Posted on April 20th, 2012 by Milos Ivanovic Filed under Hardware

About a week ago, I was removing a slowly-failing Seagate ST31000340AS (nearing 5 years old) from my file server. I had backed up all the files onto a Seagate ST32000542AS so that I could return the failing drive to Seagate for a free replacement unit. Upon removing the drive and returning to boot the server again, I noticed the ST32000542AS was no longer identified as such but instead as ST_M13FQBL. In the OS, the drive showed up as having 3.86GB capacity and Windows was complaining that the drive was not initialised (nor could its contents be accessed in any way). With some quick Googling I realised that this can happen if the SATA cable becomes slightly loose – and that was the case. I reseated the cables and we were back in action.

However, the woes continued.

Since the former drive was no longer present (and it used to contain my OS), I had to reinstall Windows on another drive. I decided to give Windows 8 Server a go to compare differences from Windows Server 2008 R2 (why not?). It crashed halfway through the install and then complained about winload.exe being corrupt. I laughed and blamed Windows, until I finally realised it wasn’t actually Windows’ fault. In the BIOS, the drive was shown to have a capacity of 0MB with 0 sectors.

Ouch.

I downloaded the most recent copy of Hiren’s BootCD to save my arse (since I had no other OS to boot from to try and find out what the heck was going on), booted it via USB, and found that in both the included version of Mini Windows XP and Linux-based Parted Magic the drive was shown not to be responding in any way. I either got I/O errors or other generic failures when attempting to access it.

At this point I was more annoyed than distressed because I knew the drive was not experiencing any mechanical failures; it spun up, calibrated and sat idle waiting for tasks. I just couldn’t instruct it to do anything.

Much Googling proceeded that lead to many questions – is it a firmware issue? Is it my drive’s PCB? I found there was a firmware update available, from CC34 to CC35; perhaps that would fix it I thought. I updated it, but nope, same deal. 0MB and 0 sectors.

I felt like I hit a brick wall at this point, but I kept researching. I found a replacement PCB on eBay for $50 which I felt was a bit pricey (still cheaper than commercial recovery solutions) so I’d have to be sure it was the PCB before I bought it. The seller had some nice suggestions about contacting them if I had any questions, and that’s what I did, mentioning I already tried a firmware update to no avail. This was their reply:

Hi Milos,

Thank you very much for your message.

I don’t think a PCB will fix this problem, it is most likely a firmware issue. This part of the firmware is stored on the drive platters, not on the PCB. Please give this or this a try. It is supposed to fix the firmware problem, hopefully it helps! If you need help locating the necessary equipment, you can try a pre-made kit from our business partner.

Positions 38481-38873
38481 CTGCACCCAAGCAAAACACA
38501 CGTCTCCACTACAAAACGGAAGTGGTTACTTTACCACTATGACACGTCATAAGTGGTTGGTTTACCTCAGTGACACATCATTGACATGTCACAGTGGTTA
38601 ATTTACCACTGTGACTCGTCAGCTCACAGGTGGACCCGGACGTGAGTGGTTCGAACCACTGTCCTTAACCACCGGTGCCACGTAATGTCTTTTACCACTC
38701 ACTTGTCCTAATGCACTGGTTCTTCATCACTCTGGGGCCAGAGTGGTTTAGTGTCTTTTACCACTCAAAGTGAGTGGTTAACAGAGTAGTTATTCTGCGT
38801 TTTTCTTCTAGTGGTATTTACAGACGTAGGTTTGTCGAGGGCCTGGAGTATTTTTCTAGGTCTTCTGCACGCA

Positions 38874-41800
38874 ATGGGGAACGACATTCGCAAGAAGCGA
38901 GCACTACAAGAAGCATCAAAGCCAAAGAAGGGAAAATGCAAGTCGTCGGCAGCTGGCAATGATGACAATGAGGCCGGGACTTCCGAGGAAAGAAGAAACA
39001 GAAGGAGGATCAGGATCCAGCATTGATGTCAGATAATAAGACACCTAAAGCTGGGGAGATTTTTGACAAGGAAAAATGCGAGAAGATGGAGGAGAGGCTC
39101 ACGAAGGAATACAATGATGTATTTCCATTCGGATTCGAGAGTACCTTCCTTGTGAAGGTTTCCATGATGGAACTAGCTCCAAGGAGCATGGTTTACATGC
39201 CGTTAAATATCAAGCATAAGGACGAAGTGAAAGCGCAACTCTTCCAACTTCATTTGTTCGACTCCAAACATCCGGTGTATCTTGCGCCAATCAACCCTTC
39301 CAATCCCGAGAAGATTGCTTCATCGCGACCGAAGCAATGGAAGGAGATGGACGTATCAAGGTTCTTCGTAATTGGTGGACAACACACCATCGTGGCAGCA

I hope this helped and please let me know if you have any other questions.

 

Best Regards,

Kevin

PCB Solution – Hard Drive Circuit Board Specialists

What a nice guy – not only did he stop me from buying something that he knew wouldn’t help me, but even linked me to what in the end actually solved my issue.

On first glance the first link disappointed me because it said “These are instructions for fixing a Seagate 7200.11 hard drive that is stuck in the BSY state. This can be determined by the fact that it won’t be recognized by the computer’s BIOS. If your drive is detected, but shows up as a size of 0, then you’re drive has a different problem and these instructions will not apply.” Needless to say, I didn’t apply the fix as it told me that this clearly wasn’t for my drive, as mine did show up in the BIOS correctly but with a size of 0, so I put it aside and continued searching for a solution.

After about 48 sleepless hours I stumbled across this post, which shows somebody with the exact same model hard drive as me had the exact same issue I was having, and was able to resolve it using the 0 LBA fix mentioned here. By that point I was pretty sure the fix would work for me too, even though it’s stated all over the place that this is only for the 7200.11 series (my ST32000542AS is a 7200.12 series). I ordered myself a USB to RS232 TTL PL2303HX auto converter module off eBay instead of following the suggested procedures because this module did it all-in-one; I didn’t need multiple connectors or converters. To top it off, I didn’t even have to wait long since I just ended up borrowing a friend’s the next day!

The procedure

I plugged the USB module into my netbook, attached 3 wires to the correct serial port connectors on the hard drive, powered the drive the same way as always, and I was in business. I configured PuTTY (my terminal emulator of choice) with the parameters mentioned on the site I linked earlier, and opened a connection with COM12 which is whatever Windows decided to pick as the port when I inserted the module.

The following are the commands I entered, each line followed by a newline character (enter):

CTRL+Z
m0,2,2,0,0,0,0,22

Giving me this output:

User Partition Format Successful - Elapsed Time 0 mins 00 secs
Zone re-format was skipped.

Once I saw that output, and only once I saw that output, I powered down my drive, plugged the SATA cable back in and booted the machine, as instructed. And, just like that, it was fixed.

So, hearing it from another successful fixing of the 0 LBA problem with a 7200.12 series drive, don’t necessarily be taken aback if you have the same issue and you don’t have a 7200.11 model which everybody is claiming is the only model for which this fix is made for.

Good luck and remember, even though I’ve said what I’ve said, my comments come with ABSOLUTELY NO WARRANTY. If you bricked your drive following these instructions then I’m sorry, but it worked for me.


Posted on March 12th, 2012 by Milos Ivanovic Filed under Software, University